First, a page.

Ashwalkers – PC (Review)
Ashwalkers is a survival, adventure, and strategy game rolled all into one. Set in a dark, grayscale-like world it really sells how bleak the world is in Ashwalkers. Set after a volcanic apocalypse, you take control of four people setting off to find a new home for your people. You have captain Petra, the fighter Sinh, intelligent Kali, and the careful scout Nadir. Using the strengths and weaknesses of each, it’s up to you to make the trek in hopes that you can find a safe haven for your people.
Ashwalkers, just to be upfront, is a pretty fun game. Each trip you take will probably take about 2 or so hours to complete…if you make it. There are also 34 different endings, so you’re definitely going to need to think outside of the box to be able to play outside of your normal playstyle to be able to unlock them all. But how exactly do you play Ashwalkers? Let’s dive in.
Ashwalkers is non-linear but also is at the same time. You walk around the world, getting from one point to the next, but are confined to a certain area. Meaning you can’t just go anywhere. It’s up to you to gather materials and craft materials. There is no store, everything you need will be out in the wild, but depending on how you play, some resources could be used more than others and you’ll need to keep an eye out on that. You do need to rest otherwise you’re going to run into problems with physical and mental health. Yes, you will also need to manage that. While you rest you need to add wood to the fire to boost your characters. You can also feed them and heal them. There are also assignments. Do you need some to rest more, stay awake as a watch, chat with another member to help mental health, or look for supplies? Each action has a negative side to it, such as if they are resting or talking, they can’t go get supplies, or stand watch. So you really need to pay attention to the threat level as well.
I mentioned the four-person team you’re in charge of. Each person has their own way of doing things. They always provide the same type of solution for each dilemma and it’s exactly what you think. Do you talk your way out, do you hide, do you think outside of the box, or do you fight? Each would have its own outcome, some may grant you more resources, befriend someone, kill an animal for resources, or could have negative effects, lose resources, or even hurt or kill someone in your party. You really do need to keep an eye on your party’s health and needs as well as find a way to continue the journey.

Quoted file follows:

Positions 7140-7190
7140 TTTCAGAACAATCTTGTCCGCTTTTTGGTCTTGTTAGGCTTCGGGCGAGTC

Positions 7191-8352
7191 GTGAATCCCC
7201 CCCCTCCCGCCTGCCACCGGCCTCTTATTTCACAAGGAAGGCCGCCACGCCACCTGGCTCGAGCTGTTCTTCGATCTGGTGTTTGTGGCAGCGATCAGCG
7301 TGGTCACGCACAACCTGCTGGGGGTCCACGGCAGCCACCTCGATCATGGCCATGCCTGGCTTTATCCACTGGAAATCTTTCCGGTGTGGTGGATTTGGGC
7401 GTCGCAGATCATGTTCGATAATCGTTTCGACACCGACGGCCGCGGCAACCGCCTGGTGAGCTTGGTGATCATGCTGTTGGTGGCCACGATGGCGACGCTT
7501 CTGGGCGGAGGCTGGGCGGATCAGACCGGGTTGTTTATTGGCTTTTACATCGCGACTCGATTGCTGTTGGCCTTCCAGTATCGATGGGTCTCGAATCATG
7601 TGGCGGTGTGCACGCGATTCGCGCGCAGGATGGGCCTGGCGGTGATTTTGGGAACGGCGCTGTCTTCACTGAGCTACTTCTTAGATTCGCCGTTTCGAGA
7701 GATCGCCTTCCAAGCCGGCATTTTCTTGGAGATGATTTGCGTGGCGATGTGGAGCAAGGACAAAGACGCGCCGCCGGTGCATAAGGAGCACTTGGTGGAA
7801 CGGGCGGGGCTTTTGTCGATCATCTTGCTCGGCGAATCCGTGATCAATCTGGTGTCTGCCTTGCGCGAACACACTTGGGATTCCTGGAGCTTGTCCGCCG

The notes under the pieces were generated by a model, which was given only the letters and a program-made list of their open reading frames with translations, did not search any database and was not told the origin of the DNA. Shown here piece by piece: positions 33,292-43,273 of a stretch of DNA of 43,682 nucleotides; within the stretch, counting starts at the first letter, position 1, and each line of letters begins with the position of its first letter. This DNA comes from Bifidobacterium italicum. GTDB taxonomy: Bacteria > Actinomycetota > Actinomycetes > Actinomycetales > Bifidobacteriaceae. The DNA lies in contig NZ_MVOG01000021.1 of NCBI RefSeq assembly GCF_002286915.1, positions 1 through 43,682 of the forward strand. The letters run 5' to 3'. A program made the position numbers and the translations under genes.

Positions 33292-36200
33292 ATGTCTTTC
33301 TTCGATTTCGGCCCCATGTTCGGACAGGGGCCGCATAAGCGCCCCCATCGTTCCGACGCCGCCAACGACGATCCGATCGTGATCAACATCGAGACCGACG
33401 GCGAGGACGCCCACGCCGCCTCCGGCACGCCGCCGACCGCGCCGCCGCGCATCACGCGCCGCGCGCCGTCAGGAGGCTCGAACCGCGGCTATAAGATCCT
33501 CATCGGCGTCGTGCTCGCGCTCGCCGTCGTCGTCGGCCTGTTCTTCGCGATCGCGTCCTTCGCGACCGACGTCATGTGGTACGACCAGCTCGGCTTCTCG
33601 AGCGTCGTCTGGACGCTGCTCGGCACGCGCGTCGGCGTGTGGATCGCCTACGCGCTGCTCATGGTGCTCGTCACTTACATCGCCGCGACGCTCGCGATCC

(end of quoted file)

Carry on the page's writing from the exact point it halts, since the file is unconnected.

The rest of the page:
I did enjoy each of my playthroughs. I was surprised that I completed my first journey with everyone alive, but then I didn’t get a “great” ending. I played conservatively and tried to think about everyone as a whole. It was a fairly difficult journey. I missed a chest that had a code, I didn’t write it down when I saw something earlier. I guess I assumed that it would be “saved” in the character’s memory, but it wasn’t, that may be a hint for new players, take little notes of things that could be of interest.
Graphically, Ashwalkers was very different. Though only in black and white, it did show color when it needed to…when you saw blood. It really hits you when you see it. Either in a scene or on a character because they were hurt, that red contrasted against the colorless world and you knew something was wrong. The world is basically a wasteland and I assume if I was really out there, the sight of something such as an old vehicle or building meant a lot to see it and usually was a point of interest. The soundtrack was there, yet simple. it didn’t really need much to push the idea of isolation across.
Ashwalkers is a pretty good survival journey. It is both simple and difficult at the same time managing the group is easy…if you have the resources. If you are the least bit curious, I’d give Ashwalkers a shot, especially with 34 different endings, you’re going to have different experiences for a few playthroughs!
Note: GameOctane received a digital code from the publisher for the purpose of reviewing this game. Any code or product intended for review is distributed to the team to review and stream for our audience.
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+ Very well done survival mechanics.
+ 34 endings allow for replayability.
+ The grayscale graphics work great.
+ Moral choices can greatly affect your journey
- A lot of walking can sometimes be a turn-off
- After a few playthroughs, things can feel repetitive.